Those poisonous questions were put off for many years, until the Iraq War, when as Joe Klein wisely observed, the neocons' plans for remaking the Middle East could not be separated from their religious devotion to Israel. Or as Elliott Abrams, a high U.S. official in the Iraq war dream, wrote in the late 90s, “Outside the land of Israel, there can be no doubt that Jews, faithful to the covenant between God and Abraham, are to stand apart from the nation in which they live.... [Jews] are in a permanent covenant with God and with the land of Israel and its people.”

If that kind of religious statement is not a recipe for dual loyalty, nothing is. The issue came up during the Freeman controversy when Steve Walt quipped that Freeman had spent four decades in service of the American government, while Freeman-critic Jeffrey Goldberg's idea of service was going off to serve in the Israeli army. Jacob Heilbrunn defended Goldberg in the National Interest (!), saying Goldberg's service was an act of "idealism."

Yes it was an act of idealism: of Zionist ideals, which led Goldberg to serve in an Israeli prison where Palestinians were abused.

The difficulty here, just as the anti-Zionists predicted it would be, is that the Jewish state with its discriminatory Law of Return has cast a regrettable shadow over many public American Jews' motivation. This is the reason that the banker Jacob Schiff, who saved my Russian ancestors from pogroms, wanted nothing to do with Zionism. Or for that matter why Arthur Hays Sulzberger, who built the Times into the greatest newspaper in the world, called himself an anti-Zionist. They were loyal to their homeland, the U.S., they cried. Today when Michael Oren serves in the Israeli army and then proselytizes Americans about our historical love of Zion going back to George Washington, can he be trusted? When Time Magazine's Matt Cooper, who says his grandparents were "fervent Zionists," is fed the Valerie Plame info by Scooter Libby, a fellow Jew, during the Iraq war disaster, and I ask him whether he's also a Zionist and he declines to answer me, I find that unsettling. Ditto the commitment of Rahm Emanuel, or Howard Berman.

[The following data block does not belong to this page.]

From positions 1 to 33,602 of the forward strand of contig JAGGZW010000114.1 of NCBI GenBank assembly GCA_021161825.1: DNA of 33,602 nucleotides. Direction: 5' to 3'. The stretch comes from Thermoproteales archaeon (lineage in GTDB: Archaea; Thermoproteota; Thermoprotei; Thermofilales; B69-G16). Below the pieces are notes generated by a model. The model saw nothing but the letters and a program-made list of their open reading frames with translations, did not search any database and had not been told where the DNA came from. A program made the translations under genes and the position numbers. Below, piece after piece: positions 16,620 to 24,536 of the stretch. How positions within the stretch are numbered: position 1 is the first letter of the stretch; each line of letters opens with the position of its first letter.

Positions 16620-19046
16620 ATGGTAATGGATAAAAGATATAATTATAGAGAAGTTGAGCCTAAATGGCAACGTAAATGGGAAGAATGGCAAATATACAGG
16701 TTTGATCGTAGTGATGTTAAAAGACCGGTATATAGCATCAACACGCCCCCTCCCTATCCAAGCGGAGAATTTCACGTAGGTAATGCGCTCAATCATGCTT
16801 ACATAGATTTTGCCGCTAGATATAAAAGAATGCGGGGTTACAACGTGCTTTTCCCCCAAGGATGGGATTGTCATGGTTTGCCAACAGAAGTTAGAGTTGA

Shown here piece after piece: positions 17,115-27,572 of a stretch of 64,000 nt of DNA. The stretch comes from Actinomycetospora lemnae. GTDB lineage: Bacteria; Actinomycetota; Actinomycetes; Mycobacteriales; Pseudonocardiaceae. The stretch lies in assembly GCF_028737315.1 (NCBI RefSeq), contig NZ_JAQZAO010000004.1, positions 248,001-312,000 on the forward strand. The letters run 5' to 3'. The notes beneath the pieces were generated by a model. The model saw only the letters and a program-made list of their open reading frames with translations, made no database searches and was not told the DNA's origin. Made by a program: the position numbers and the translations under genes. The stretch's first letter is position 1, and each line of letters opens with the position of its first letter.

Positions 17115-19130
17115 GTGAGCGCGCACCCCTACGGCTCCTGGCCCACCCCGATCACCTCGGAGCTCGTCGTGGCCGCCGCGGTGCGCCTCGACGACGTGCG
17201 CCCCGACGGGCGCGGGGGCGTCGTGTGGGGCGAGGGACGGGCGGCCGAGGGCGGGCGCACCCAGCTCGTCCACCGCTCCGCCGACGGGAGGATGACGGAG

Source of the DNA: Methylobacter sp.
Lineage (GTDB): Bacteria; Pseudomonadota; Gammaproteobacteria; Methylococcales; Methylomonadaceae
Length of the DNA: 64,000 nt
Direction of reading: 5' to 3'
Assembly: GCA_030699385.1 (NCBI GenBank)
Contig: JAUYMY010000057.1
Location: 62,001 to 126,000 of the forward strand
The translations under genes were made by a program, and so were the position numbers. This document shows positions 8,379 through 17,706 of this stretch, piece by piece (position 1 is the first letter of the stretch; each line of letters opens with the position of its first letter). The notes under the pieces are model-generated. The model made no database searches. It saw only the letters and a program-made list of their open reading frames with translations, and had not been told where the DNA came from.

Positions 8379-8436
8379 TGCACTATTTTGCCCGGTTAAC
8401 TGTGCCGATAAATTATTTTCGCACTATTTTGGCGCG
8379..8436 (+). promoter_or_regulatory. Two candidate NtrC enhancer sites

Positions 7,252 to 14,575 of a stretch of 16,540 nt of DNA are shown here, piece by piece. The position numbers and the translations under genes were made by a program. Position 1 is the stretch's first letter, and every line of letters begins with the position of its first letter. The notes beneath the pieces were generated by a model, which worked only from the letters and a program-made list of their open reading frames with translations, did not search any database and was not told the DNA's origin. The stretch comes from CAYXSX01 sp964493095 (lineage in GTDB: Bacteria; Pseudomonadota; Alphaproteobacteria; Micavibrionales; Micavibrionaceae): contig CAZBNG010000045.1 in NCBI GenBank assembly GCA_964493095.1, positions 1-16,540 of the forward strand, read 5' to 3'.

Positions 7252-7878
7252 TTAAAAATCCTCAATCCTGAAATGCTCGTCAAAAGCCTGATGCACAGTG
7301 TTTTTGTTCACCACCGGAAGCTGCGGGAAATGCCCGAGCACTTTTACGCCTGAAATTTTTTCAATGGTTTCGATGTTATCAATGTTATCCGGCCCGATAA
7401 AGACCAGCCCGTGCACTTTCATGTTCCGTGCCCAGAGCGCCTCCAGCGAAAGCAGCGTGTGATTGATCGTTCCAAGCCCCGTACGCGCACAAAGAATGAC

We are talking about this for the same reason that Barack Obama was able to defeat Hillary Clinton: because the Iraq war is the greatest disaster in a generation. I could cite countless examples of Jewish neocons/liberal hawks who supported that disaster, including Tom Friedman, Paul Berman, Bill Kristol, Lawrence Kaplan, David Frum, Doug Feith, David Wurmser, and Richard Perle, who said that the fact that Saddam Hussein had paid for suicide bombers to go into Israel was a reason for us to go to war with Iraq. To which the only response must be emphatic: Israel's war is not our war; and the confusion over this matter has killed a great number of innocent people.

As the Freeman case shows, the Iraq war chapter will not be closed until the special relationship with Israel is publicly debated, and till the dual-loyalty issue too is explored. Does my opinion carry influence? Don't worry, reader, it does not: I have said as much for years, and god knows the politicians and journalists and intellectuals have ignored me for years; and even realists Walt and Mearsheimer sidestepped this issue--leaving me, a lefty, to talk about "the American interest"! And still, the issue edges into our debate, for a simple reason: it is important [and still screaming to be addressed].

Source article from Mondoweiss is here.